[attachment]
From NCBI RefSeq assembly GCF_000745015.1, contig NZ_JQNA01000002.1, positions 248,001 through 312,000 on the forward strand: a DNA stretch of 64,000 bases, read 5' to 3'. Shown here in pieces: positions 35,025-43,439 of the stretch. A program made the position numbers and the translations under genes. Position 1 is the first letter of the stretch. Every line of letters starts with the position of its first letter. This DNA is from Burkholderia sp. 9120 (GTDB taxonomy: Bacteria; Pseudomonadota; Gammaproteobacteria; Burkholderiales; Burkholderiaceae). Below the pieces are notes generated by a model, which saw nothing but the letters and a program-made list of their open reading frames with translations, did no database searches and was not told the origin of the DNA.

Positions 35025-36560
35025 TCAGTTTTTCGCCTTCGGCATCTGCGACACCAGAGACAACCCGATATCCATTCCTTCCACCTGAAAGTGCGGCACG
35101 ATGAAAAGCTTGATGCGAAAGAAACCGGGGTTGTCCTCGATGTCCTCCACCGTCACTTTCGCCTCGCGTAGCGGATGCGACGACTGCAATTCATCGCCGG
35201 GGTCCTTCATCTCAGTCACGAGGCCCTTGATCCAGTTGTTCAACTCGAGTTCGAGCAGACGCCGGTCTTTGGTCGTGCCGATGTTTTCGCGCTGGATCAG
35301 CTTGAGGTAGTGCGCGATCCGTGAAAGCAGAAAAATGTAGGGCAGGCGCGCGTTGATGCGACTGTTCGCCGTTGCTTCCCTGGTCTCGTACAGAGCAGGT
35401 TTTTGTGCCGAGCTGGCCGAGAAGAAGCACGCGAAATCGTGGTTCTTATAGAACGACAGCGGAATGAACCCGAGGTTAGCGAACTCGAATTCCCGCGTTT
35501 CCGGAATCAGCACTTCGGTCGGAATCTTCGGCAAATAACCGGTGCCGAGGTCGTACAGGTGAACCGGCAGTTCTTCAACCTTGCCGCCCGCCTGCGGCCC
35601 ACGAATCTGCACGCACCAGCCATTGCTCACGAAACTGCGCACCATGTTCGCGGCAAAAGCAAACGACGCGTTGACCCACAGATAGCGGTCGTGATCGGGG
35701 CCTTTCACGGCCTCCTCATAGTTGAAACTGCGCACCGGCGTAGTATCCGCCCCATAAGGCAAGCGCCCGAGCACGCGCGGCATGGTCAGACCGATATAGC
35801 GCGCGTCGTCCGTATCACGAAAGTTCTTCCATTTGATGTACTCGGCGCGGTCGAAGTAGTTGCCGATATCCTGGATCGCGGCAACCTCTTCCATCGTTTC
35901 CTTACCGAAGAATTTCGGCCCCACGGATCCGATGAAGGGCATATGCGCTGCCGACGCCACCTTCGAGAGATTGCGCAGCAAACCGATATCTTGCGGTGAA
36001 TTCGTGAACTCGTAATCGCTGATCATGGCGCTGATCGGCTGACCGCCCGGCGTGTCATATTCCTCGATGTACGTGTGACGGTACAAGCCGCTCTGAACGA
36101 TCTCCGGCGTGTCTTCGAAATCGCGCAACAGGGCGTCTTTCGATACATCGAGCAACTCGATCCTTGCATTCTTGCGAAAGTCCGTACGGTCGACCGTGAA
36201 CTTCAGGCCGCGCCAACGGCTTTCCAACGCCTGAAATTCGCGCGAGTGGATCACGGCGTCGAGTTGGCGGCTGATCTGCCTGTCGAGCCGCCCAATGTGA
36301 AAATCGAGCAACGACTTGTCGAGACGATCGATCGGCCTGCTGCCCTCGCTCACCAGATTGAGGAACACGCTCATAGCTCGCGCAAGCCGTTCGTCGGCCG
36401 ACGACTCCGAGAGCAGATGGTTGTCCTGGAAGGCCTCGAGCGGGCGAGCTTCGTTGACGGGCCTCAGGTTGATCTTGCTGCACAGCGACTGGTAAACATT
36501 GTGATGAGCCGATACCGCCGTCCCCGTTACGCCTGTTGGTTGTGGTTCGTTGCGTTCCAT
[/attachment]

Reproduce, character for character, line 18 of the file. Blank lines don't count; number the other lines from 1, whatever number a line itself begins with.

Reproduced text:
36501 GTGATGAGCCGATACCGCCGTCCCCGTTACGCCTGTTGGTTGTGGTTCGTTGCGTTCCAT